The fencing competition came to a halt yesterday after South Korea fencer Shin A-Lam sat weeping on the piste for over an hour after a controversial ruling in the semi-final. As the father of a couple fencers, I was not surprised by the controversy but I was surprised by one of the reasons for the delay — a lack of cash.
The 25-year-old epee fencer thought the bout was over when the clock was reset with one second on the clock. Shin refused to leave the piste after her opponent, Germany’s Britta Heidemann, was given a point for a touch that the Koreans insisted occurred after after the final second was up. The two were locked in a 5-5 tie and the touch gave the match to Heidemann. The Korean coach went ballistic but was overruled in his objection after more than 20 minutes of discussion.
Shin shocked many by refusing to leave the piste but her coaches were trying to file a challenge at the time.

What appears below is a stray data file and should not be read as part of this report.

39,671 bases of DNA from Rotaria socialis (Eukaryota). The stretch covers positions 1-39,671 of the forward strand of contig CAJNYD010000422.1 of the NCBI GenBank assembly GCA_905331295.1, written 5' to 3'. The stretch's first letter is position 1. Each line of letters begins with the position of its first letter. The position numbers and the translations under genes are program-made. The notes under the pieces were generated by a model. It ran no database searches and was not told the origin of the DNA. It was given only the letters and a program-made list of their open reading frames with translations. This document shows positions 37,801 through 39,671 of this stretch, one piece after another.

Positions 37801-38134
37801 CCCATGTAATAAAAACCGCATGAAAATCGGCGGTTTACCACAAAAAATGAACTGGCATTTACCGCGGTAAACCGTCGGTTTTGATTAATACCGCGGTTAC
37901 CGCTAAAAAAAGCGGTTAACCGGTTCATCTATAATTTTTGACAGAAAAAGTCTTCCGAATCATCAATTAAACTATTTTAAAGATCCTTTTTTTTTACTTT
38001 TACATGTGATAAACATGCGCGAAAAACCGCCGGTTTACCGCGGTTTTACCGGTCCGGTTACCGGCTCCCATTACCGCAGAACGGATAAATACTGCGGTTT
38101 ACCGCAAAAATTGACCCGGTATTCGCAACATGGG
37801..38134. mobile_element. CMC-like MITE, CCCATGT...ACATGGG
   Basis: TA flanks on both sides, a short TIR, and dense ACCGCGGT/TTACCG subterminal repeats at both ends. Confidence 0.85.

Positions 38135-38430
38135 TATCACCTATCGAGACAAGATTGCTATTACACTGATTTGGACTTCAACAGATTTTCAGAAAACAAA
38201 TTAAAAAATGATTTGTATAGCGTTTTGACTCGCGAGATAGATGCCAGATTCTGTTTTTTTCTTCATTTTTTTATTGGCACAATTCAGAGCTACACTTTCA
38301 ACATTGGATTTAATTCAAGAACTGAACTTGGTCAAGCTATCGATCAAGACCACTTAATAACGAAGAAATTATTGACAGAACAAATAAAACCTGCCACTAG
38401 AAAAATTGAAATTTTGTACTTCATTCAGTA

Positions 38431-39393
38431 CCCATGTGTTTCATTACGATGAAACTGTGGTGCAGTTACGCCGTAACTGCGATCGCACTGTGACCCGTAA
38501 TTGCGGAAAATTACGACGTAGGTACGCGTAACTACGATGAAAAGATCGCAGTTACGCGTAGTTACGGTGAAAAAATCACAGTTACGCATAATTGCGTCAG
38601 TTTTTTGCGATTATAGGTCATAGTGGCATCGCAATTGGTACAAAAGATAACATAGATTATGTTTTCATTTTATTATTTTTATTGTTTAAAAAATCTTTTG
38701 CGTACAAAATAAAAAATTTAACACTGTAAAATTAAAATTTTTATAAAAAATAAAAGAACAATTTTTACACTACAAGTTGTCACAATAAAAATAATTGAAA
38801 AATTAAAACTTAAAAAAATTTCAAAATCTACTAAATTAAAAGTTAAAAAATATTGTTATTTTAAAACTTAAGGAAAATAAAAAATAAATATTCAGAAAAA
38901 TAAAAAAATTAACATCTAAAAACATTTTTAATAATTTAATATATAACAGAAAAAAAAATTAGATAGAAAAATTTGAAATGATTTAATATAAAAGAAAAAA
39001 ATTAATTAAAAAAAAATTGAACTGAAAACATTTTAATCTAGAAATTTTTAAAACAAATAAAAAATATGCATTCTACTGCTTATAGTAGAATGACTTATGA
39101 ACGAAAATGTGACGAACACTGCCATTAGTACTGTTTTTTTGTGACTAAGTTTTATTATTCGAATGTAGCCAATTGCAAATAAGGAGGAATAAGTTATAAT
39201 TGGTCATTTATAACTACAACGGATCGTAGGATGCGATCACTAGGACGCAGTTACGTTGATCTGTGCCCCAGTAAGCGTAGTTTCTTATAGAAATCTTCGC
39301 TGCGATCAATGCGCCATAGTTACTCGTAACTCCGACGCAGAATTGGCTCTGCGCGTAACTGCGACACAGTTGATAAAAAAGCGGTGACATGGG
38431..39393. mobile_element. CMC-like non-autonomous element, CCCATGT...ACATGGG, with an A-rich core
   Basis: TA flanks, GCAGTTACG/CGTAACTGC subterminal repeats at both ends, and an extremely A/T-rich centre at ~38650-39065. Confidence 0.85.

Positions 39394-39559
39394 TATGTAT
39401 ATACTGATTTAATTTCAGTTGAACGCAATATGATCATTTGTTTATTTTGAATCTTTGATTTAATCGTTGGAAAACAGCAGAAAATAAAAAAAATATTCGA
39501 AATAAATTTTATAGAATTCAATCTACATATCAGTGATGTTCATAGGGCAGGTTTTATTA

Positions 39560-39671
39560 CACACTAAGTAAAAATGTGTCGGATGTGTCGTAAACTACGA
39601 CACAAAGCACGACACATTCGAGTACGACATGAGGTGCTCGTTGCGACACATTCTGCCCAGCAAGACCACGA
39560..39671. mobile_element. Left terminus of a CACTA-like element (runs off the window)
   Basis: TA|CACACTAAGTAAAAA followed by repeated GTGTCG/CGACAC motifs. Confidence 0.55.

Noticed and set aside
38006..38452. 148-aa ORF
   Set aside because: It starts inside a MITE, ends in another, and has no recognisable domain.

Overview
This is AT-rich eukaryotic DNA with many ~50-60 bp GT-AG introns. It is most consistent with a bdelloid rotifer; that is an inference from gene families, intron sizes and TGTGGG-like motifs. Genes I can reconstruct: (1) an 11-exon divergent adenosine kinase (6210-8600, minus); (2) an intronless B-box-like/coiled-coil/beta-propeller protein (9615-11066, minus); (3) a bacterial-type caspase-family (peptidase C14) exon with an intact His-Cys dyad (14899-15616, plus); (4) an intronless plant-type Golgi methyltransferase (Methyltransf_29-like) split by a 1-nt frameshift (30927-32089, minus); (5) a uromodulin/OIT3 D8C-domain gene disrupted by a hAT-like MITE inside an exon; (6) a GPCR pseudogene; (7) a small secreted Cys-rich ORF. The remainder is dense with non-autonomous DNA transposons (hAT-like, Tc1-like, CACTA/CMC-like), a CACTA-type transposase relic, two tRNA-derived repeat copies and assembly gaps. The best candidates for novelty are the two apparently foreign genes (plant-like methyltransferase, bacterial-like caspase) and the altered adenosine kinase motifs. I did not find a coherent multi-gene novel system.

However the greatest surprise was the appellate rules for such competitions. The rest of the delay was caused by the fact that in order to lodge an official protest, “a sum of money had to be deposited with the judging commission.” It took almost an hour for the Koreans to come up with the scratch to lodge a protest.
Why on Earth does a protest require the actual transfer of money in the Olympics? I am pretty sure the South Koreans are good for the cash. It seems distinctly unOlympic to demand that a nation pony up the cash if they wanted to be heard.
What do you think?
Source: Daily Mail